The Tundra has been showing its age for a while.
Last year, with 109,203 total sales in the U.S., it once again placed fifth out of six full-size pickups in its segment, beating only the Nissan Titan. In fact, since it went on sale in the U.S. in 1999, the Tundra has never bested the annual sales of any full-size pickup from the Detroit 3.
The Tundra's current generation dates from 2007 — a 14-year life cycle that is the pickup equivalent of a Galapagos tortoise compared with the five-year turn of its domestic rivals. And at 13 mpg city/17 mpg highway, the fuel economy of the 2021 Tundra lags every competitor in the full-size segment.
Karl Brauer, a longtime industry analyst who now is executive publisher at CarExpert.com, said Toyota's experience developing the current-generation Tundra was "unfortunate," because the automaker's decision to upsize the not-quite-full-size Tundra to take on domestic trucks in 2007 was expensive and ill-timed.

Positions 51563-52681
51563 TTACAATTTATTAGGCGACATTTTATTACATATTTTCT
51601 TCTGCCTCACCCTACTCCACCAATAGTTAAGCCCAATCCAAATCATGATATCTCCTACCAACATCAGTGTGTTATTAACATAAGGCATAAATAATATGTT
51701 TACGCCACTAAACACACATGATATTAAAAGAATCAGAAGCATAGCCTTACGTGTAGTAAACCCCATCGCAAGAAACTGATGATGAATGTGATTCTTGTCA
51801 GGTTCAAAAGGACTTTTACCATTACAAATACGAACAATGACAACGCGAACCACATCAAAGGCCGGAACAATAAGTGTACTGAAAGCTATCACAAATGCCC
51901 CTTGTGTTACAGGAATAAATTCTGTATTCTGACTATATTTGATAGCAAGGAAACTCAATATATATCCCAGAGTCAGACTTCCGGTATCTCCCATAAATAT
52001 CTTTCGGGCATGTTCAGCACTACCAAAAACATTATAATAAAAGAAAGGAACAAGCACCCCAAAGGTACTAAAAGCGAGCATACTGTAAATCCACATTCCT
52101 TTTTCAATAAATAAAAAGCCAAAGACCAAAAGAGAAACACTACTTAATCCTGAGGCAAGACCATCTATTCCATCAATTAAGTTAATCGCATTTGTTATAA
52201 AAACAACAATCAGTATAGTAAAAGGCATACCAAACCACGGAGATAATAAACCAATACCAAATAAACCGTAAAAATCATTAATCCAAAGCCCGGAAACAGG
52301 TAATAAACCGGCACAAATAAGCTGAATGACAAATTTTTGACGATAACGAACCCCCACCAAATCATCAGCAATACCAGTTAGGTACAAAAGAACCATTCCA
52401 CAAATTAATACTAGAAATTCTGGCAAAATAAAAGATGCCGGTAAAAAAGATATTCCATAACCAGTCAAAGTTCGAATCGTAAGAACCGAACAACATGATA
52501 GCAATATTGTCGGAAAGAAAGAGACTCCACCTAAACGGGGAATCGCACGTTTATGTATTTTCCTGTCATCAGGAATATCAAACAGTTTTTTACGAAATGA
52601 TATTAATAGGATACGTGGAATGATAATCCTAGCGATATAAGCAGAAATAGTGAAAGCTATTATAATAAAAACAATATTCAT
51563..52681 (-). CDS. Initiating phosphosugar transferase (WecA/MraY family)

Rising fuel prices and then a global economic collapse just as the truck was launching took a heavy toll on Toyota's aspirations in the segment, as did the cost and construction time to get the San Antonio plant up and running.
"I think Toyota felt highly burned by the whole thing," Brauer said. "That's not the Toyota way, to suffer financially on a new product." Toyota opted to do only a partial update of the Tundra in 2014, causing the Tundra to fall further behind its domestic competitors in technology.
"I think they're in a terrible position now, but they're committed," Brauer said.
With the redesign, one thing is clear: The cost of the Tundra is likely to rise over that of the current model, Findlay said.
"I don't think we realize that with all the new bells and whistles and powertrain, we're going to be in a different payment range, and so we may lose some of those loyal Tundra customers," the dealer council chairman said. "But I'm still excited at what Toyota is going to offer out there. It's going to be unbelievable."